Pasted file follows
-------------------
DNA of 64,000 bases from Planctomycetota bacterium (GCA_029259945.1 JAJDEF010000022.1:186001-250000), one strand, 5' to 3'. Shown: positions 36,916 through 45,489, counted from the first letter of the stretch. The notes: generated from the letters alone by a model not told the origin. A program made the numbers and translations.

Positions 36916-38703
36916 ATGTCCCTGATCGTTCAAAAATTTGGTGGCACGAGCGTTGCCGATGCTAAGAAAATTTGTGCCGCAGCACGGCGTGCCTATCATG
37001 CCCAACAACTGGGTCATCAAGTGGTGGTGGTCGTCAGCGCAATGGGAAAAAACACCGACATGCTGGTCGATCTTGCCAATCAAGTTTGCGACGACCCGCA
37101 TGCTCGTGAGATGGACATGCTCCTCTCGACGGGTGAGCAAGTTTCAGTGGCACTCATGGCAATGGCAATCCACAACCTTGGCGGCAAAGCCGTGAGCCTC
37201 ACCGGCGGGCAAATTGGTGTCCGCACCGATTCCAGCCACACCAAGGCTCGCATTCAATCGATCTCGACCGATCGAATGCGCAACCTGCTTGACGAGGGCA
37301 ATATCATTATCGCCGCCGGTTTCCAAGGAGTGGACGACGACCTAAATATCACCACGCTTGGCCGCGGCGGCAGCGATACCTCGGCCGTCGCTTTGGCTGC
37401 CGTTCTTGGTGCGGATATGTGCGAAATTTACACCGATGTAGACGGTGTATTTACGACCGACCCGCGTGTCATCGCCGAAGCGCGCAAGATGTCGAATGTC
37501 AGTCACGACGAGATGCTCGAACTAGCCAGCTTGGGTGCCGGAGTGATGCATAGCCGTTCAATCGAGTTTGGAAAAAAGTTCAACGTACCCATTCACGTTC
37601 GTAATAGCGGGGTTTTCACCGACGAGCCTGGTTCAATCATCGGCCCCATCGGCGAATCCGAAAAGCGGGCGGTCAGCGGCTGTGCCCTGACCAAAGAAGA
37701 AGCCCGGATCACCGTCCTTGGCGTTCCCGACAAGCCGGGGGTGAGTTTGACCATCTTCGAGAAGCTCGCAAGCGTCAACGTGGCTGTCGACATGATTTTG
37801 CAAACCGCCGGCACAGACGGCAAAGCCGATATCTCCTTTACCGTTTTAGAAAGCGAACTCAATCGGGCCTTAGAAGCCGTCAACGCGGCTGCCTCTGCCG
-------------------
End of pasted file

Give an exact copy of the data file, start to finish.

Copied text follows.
DNA of 64,000 bases from Planctomycetota bacterium (GCA_029259945.1 JAJDEF010000022.1:186001-250000), one strand, 5' to 3'. Shown: positions 36,916 through 45,489, counted from the first letter of the stretch. The notes: generated from the letters alone by a model not told the origin. A program made the numbers and translations.

Positions 36916-38703
36916 ATGTCCCTGATCGTTCAAAAATTTGGTGGCACGAGCGTTGCCGATGCTAAGAAAATTTGTGCCGCAGCACGGCGTGCCTATCATG
37001 CCCAACAACTGGGTCATCAAGTGGTGGTGGTCGTCAGCGCAATGGGAAAAAACACCGACATGCTGGTCGATCTTGCCAATCAAGTTTGCGACGACCCGCA
37101 TGCTCGTGAGATGGACATGCTCCTCTCGACGGGTGAGCAAGTTTCAGTGGCACTCATGGCAATGGCAATCCACAACCTTGGCGGCAAAGCCGTGAGCCTC
37201 ACCGGCGGGCAAATTGGTGTCCGCACCGATTCCAGCCACACCAAGGCTCGCATTCAATCGATCTCGACCGATCGAATGCGCAACCTGCTTGACGAGGGCA
37301 ATATCATTATCGCCGCCGGTTTCCAAGGAGTGGACGACGACCTAAATATCACCACGCTTGGCCGCGGCGGCAGCGATACCTCGGCCGTCGCTTTGGCTGC
37401 CGTTCTTGGTGCGGATATGTGCGAAATTTACACCGATGTAGACGGTGTATTTACGACCGACCCGCGTGTCATCGCCGAAGCGCGCAAGATGTCGAATGTC
37501 AGTCACGACGAGATGCTCGAACTAGCCAGCTTGGGTGCCGGAGTGATGCATAGCCGTTCAATCGAGTTTGGAAAAAAGTTCAACGTACCCATTCACGTTC
37601 GTAATAGCGGGGTTTTCACCGACGAGCCTGGTTCAATCATCGGCCCCATCGGCGAATCCGAAAAGCGGGCGGTCAGCGGCTGTGCCCTGACCAAAGAAGA
37701 AGCCCGGATCACCGTCCTTGGCGTTCCCGACAAGCCGGGGGTGAGTTTGACCATCTTCGAGAAGCTCGCAAGCGTCAACGTGGCTGTCGACATGATTTTG
37801 CAAACCGCCGGCACAGACGGCAAAGCCGATATCTCCTTTACCGTTTTAGAAAGCGAACTCAATCGGGCCTTAGAAGCCGTCAACGCGGCTGCCTCTGCCG